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Deciphering the causes of ankylosing spondylitis: new research project at Jacobs University

Sebastian Springer, Professor of Biochemistry and Cell Biology at Jacobs University, is heading the research group on the new ankylosing spondylitis research project. (Source: Jacobs University)


May 11, 2021
Severe back pain and joint inflammation are some of the symptoms of ankylosing spondylitis, also referred to as Bekhterev's disease, which is an inflammatory rheumatic autoimmune disease that still has no cure. In a project funded by the German Research Foundation (DFG), researchers from the Springer Group at Jacobs University Bremen will spend the next three years trying to identify the causes of ankylosing spondylitis, and what can be learned from them for the treatment of the disease.

"There are many theories about how ankylosing spondylitis develops," said biochemist Professor Sebastian Springer, who leads the research group. "We know that the immune system turns against the patient's own body, with immune cells attacking the body's own tissue. This results in inflammation, pain and even deformation of bones," he mentioned.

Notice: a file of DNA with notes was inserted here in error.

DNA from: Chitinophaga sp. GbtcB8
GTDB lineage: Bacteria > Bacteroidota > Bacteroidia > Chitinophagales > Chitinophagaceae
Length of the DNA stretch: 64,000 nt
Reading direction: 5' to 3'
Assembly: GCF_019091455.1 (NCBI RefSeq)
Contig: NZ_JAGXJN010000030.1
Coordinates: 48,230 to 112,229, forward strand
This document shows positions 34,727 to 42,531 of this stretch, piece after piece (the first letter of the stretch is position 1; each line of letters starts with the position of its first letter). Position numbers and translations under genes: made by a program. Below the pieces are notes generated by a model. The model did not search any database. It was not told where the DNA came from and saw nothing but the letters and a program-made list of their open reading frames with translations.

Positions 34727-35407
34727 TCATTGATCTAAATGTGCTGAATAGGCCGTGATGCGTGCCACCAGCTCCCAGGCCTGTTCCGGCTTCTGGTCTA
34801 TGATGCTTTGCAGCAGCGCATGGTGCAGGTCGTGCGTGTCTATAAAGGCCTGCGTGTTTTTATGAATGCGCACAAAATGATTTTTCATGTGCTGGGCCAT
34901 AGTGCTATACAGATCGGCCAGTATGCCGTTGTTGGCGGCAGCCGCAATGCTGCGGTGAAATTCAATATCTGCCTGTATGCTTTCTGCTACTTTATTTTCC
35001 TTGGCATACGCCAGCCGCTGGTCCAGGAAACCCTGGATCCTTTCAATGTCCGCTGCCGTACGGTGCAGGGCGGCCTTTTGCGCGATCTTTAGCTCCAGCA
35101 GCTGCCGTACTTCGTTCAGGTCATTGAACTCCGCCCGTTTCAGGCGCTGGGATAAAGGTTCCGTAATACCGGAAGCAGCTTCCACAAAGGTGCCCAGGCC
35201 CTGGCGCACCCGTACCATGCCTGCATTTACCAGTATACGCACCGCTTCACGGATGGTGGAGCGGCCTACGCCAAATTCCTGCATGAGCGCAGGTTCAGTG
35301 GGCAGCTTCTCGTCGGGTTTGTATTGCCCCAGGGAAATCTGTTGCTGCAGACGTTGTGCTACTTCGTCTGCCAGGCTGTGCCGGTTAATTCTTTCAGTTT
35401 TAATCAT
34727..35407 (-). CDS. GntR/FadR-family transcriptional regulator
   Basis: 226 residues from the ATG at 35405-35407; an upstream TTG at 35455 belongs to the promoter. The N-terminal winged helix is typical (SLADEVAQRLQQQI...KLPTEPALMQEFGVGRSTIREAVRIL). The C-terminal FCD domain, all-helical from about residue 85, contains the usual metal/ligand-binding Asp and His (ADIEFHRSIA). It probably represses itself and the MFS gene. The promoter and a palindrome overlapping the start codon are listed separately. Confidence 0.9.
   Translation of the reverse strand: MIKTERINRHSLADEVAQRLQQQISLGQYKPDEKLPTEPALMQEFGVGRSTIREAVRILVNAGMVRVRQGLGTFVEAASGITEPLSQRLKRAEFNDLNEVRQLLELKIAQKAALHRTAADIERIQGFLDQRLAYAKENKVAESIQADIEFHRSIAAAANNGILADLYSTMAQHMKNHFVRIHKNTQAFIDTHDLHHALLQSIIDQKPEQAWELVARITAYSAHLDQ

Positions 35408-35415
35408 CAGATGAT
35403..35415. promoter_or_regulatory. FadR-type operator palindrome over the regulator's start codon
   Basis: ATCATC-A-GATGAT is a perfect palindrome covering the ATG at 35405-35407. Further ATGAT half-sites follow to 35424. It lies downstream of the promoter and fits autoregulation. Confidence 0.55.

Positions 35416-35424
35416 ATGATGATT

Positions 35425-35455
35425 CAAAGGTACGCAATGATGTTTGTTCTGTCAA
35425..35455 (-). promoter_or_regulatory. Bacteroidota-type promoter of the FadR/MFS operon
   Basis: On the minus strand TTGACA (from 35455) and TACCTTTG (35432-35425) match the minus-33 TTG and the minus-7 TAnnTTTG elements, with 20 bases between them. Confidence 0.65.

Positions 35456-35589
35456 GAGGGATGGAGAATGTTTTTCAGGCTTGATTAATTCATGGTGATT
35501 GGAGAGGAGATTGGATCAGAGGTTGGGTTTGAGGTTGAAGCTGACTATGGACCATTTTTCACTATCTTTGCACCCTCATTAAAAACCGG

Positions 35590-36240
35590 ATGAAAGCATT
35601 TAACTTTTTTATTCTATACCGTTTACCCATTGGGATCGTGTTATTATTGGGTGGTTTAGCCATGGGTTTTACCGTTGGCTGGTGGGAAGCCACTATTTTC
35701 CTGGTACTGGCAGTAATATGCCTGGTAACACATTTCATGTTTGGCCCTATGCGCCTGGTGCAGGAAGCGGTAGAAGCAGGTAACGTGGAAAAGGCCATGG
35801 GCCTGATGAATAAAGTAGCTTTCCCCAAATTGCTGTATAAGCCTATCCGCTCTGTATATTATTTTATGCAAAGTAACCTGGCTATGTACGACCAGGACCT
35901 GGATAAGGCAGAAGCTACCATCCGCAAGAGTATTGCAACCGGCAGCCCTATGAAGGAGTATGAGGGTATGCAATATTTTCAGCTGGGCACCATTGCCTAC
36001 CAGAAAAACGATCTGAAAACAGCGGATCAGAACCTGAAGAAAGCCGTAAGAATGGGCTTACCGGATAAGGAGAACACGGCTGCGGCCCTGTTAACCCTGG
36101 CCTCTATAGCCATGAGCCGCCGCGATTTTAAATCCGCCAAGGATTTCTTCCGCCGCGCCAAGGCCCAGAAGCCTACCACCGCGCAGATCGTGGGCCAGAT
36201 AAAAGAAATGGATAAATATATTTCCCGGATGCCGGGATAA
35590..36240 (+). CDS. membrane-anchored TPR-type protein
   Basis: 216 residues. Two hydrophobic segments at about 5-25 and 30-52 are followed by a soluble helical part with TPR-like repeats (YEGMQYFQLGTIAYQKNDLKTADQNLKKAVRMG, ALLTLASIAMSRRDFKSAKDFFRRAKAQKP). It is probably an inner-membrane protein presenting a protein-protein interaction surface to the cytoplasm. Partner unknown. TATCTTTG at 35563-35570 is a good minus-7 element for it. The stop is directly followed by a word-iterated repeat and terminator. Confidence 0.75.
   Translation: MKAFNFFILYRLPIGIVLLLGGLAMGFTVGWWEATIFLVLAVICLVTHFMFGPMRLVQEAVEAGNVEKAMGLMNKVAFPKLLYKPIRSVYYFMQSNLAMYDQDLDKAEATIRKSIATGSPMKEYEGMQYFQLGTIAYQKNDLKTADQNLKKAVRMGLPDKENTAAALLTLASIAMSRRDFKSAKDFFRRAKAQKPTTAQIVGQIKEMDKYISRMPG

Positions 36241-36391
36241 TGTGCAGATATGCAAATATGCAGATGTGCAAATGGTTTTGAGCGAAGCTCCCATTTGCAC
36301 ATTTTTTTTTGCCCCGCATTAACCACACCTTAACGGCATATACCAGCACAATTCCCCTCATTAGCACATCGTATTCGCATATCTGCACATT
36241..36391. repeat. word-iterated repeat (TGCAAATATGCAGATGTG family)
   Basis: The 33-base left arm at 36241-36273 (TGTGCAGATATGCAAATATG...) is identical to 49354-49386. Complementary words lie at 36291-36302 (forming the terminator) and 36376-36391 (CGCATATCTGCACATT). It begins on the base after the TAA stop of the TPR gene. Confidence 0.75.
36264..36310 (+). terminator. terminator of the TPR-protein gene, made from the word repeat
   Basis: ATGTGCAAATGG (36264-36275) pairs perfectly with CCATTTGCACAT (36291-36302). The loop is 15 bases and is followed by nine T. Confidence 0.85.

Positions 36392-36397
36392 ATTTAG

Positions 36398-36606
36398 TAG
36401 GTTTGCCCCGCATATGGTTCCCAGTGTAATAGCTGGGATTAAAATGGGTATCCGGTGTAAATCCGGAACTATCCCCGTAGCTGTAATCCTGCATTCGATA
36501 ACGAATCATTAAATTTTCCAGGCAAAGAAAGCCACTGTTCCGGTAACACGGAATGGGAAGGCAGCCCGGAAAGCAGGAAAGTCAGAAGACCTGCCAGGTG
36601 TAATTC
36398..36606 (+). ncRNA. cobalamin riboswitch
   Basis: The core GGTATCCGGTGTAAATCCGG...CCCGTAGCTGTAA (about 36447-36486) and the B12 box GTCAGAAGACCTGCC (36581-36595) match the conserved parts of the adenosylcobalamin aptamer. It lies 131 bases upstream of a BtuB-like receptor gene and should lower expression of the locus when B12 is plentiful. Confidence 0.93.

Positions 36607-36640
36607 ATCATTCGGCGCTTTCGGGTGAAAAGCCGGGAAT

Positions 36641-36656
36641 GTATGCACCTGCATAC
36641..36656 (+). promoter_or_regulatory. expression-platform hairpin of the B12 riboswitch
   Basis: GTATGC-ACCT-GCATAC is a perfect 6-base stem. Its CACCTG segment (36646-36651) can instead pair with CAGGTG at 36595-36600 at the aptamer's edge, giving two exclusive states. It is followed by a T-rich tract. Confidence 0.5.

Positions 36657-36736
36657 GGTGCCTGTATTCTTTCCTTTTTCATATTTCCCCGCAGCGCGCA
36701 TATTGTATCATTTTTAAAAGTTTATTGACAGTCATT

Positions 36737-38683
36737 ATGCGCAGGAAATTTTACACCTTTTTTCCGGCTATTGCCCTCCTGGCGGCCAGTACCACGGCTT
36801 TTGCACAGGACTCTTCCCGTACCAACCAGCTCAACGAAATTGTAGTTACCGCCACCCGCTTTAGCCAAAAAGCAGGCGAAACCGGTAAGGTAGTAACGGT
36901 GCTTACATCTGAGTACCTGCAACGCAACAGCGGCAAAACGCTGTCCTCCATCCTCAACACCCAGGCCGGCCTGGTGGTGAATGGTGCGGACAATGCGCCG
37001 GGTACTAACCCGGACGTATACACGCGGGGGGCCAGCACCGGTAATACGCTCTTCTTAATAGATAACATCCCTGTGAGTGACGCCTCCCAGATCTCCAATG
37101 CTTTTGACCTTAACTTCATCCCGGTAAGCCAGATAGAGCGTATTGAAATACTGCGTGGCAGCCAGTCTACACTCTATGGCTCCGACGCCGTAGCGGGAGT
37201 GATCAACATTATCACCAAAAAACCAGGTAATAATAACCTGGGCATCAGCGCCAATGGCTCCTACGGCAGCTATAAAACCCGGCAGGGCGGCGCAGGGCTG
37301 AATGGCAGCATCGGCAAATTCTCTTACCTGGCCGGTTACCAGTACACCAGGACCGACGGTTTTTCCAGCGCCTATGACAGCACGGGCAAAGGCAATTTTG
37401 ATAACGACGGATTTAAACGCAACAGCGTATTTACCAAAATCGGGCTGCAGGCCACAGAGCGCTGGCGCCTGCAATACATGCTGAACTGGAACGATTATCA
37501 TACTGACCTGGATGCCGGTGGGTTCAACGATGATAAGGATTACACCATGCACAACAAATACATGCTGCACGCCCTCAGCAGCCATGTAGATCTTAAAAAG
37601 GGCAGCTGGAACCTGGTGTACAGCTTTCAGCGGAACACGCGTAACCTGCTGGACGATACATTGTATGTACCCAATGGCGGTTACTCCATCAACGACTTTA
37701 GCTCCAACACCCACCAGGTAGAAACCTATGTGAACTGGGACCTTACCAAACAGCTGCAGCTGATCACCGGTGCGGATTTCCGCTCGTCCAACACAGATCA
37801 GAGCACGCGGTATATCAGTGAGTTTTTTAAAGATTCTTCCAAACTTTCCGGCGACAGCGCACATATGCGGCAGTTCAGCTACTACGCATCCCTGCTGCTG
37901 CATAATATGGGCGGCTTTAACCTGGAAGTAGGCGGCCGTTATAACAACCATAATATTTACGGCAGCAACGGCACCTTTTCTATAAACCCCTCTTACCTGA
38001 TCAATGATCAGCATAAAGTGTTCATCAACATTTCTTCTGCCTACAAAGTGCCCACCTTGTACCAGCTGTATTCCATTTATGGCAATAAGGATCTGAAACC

"Many ankylosing spondylitis patients have a gene called HLA-B27," explained cell biologist Zeynep Hein, PhD, who is responsible for the project at Jacobs University. "HLA genes are actually found in all people; they are normal components of the immune system. But this particular HLA gene, HLA-B27, is somehow related to the disease and causes the inflammatory symptoms. We'll now be able to do our detective work in the lab to find out how," she elaborated.

"We have many years of experience with HLA genes," Springer said. "With our expertise, we hope to contribute to the elucidation of the disease mechanism," he added. The project is funded by the DFG with about 350,000 euros.

Questions are answered by:
Sebastian Springer Dphil
Professor of Biochemistry and Cell Biology
Tel: +49 421 200-3243
Email: s.springer [at]